CHL Scholarships – The Most Important Fact Not Typically Included in Your Standard Player Agreement
I previous wrote an article about ‘What a CHL contract actually covers’ which covered the basics on a WHL or OHL Standard Player Agreement. One of the most interesting and important fact that is not typically included in these contracts is the focus of today’s discussion.
I get asked all the time by concerned players and parents about how and when they can use their hard earned Scholarship money. The reason this question comes up frequently is that this issue is not directly addressed in most standard player agreements. These contracts cover how players earn their scholarship entitlements, just not much else.
The how’s and why’s of when they have to use their scholarship money is not provided in written form to most players. Instead, the details are conveyed through informal discussion with management or through the past-player ‘grape-vine’ as it were. Here are the basic facts as I have come to understand them over the past 10 years.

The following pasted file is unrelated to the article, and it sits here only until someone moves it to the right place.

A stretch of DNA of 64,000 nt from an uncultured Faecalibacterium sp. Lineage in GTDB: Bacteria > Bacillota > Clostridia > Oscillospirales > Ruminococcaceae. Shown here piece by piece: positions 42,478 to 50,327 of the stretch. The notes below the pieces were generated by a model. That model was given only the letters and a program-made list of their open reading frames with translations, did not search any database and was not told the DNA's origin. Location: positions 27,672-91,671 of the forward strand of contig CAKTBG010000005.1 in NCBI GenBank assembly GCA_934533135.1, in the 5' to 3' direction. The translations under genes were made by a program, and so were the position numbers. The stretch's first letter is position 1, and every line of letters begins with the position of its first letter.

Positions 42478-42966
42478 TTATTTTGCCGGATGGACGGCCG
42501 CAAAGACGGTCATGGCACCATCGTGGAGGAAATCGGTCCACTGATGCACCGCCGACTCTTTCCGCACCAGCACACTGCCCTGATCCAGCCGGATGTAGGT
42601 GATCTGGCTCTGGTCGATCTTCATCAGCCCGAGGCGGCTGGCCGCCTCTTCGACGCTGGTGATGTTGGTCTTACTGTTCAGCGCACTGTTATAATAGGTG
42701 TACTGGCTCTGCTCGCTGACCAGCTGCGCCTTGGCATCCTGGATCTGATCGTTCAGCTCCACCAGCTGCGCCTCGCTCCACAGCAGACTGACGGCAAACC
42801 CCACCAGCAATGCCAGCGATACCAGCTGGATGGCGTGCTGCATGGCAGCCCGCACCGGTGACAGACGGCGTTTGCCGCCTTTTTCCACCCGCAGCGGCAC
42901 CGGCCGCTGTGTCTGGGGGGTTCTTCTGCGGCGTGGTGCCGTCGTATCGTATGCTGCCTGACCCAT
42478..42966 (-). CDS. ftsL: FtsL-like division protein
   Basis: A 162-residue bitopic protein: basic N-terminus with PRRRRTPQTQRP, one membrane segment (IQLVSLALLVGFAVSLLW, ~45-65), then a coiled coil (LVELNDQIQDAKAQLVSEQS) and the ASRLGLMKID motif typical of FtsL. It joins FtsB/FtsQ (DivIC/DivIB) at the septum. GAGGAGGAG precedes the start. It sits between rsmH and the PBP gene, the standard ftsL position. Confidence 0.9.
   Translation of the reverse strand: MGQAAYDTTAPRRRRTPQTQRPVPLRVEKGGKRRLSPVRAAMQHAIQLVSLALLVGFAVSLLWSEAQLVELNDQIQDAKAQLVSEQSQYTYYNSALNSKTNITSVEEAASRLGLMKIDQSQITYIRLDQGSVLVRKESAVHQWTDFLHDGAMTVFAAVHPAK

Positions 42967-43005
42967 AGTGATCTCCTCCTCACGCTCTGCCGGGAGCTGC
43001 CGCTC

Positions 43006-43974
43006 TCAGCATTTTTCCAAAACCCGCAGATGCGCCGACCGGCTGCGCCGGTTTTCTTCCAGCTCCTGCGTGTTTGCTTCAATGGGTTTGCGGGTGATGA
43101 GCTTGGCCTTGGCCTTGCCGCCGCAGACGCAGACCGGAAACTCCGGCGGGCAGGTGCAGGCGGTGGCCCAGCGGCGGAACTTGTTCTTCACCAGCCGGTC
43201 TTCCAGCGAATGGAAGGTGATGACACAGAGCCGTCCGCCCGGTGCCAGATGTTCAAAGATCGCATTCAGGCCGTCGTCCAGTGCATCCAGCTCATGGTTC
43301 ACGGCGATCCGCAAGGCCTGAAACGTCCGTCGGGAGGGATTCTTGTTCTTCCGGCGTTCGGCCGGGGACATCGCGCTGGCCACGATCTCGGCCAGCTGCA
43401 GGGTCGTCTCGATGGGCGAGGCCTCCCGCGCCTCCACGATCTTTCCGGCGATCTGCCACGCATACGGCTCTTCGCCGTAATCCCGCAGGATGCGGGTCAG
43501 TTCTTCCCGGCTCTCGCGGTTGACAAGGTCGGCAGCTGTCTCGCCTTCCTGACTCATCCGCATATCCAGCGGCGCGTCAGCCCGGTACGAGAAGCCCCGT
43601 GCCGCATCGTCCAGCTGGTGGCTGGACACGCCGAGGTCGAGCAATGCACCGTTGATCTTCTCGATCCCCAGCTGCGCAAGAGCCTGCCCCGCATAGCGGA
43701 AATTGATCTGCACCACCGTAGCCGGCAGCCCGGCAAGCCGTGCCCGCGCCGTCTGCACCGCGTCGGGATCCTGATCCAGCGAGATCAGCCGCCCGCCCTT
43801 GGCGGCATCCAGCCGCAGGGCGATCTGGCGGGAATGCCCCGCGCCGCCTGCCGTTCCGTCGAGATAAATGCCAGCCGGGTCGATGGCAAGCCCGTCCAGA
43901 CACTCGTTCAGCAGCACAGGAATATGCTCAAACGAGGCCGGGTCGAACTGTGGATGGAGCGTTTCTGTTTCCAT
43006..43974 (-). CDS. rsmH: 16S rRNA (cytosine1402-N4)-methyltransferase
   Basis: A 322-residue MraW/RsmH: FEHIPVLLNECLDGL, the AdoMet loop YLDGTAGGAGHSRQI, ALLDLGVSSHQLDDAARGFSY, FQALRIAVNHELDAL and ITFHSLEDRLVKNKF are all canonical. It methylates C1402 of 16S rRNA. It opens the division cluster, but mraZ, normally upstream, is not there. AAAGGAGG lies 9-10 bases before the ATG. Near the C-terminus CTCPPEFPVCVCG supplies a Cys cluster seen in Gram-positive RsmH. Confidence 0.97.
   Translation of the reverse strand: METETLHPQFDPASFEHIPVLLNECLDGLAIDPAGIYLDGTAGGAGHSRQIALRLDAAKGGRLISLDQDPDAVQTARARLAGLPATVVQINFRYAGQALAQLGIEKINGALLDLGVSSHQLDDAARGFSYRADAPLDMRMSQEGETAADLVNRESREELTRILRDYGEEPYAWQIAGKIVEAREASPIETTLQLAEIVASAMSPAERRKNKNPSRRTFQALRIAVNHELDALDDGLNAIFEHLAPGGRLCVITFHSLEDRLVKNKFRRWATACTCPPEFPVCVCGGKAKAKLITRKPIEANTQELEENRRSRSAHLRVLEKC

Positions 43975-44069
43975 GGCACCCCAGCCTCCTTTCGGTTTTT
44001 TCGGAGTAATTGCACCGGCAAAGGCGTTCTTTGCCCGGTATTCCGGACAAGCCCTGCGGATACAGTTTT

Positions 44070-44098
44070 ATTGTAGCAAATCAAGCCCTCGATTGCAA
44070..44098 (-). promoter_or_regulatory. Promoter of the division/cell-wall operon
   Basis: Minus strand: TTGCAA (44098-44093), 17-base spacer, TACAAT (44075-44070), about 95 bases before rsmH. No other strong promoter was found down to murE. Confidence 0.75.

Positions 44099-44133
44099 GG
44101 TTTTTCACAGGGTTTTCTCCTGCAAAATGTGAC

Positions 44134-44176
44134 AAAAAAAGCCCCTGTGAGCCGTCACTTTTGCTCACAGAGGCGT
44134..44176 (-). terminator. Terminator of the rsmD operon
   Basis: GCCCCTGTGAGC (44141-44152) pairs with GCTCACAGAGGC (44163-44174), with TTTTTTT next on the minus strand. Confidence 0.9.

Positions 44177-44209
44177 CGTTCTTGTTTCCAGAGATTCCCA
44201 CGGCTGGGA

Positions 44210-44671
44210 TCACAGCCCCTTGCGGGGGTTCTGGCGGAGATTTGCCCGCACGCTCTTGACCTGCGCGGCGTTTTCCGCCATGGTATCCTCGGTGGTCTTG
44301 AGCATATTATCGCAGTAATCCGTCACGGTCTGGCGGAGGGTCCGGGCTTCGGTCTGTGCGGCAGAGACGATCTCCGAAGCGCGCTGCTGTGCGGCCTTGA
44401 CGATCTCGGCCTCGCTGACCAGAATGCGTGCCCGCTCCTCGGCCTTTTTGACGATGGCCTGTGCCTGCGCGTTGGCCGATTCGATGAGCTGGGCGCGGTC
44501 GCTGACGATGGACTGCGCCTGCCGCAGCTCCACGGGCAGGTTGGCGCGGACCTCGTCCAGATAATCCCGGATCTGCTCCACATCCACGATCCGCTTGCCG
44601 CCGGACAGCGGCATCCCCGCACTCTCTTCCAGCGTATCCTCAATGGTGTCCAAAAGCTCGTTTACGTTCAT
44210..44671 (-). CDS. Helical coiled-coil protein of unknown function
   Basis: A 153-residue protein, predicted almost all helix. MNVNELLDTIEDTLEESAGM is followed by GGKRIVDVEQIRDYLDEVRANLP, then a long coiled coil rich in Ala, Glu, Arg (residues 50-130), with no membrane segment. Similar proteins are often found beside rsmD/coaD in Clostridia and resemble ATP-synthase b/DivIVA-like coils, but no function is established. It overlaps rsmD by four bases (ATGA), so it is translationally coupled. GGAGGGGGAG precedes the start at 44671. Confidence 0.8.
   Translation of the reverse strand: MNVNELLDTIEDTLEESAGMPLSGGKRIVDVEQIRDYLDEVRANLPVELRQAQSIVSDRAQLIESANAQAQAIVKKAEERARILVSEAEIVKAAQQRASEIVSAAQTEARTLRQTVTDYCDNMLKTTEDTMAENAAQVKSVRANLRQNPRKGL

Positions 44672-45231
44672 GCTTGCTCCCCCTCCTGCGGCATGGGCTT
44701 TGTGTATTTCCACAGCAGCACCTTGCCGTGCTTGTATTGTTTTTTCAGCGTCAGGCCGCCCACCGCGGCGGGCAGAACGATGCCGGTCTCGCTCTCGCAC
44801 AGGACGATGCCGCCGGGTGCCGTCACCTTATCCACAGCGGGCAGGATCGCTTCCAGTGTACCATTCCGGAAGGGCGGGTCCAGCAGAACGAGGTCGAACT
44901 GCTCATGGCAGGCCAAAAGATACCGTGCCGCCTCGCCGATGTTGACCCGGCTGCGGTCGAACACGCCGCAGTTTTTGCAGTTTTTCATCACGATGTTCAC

18 Months or Bust
Once a Player’s playing career is over, he has 18 months to ‘use it or lose it’. If they do not use the scholarship money they’ve earned by that point, at their ‘designated institution’ or acceptable alternative, they lose the entire amount.
This is why you see a lot of veteran players sign an AHL or ECHL contract, play one season and then go back to school. They have a very real deadline to consider if they want to secure their academic future.
Today we won’t discuss the fairness or potential repercussions this policy has, that’s an entirely different article!
When Does the 18 Months Start
Here is one of the ‘grey areas’ that arises. My understanding is that, once your ‘Junior’ career is over, your ‘18 Month Clock’ starts. However, what happens if a player is cut down to Tier II Junior A or if he leaves the OHL/WHL to sign in the QMJHL? Who decides the exact date that this clock begins? What if he quits or is cut from his OHL team at Christmas but doesn’t play again until the next season at a lower level on a US Junior team? What about when a player turns 20 years of age, but is not bought back because teams can only carry 3 ‘over-aged’ players.
Overall, my interpretation is that your clock begins at the end of your ‘junior’ career which by CHL definition would be when you are too old to be eligible to continue playing as an ‘over-aged’ player.
In the very least, this is a question you should ask before you sign your contract or ask now if you have already signed and do not know the answer. And if anyone has updated information that I am unaware of, please drop me an email so that I can correct any mistakes or omissions.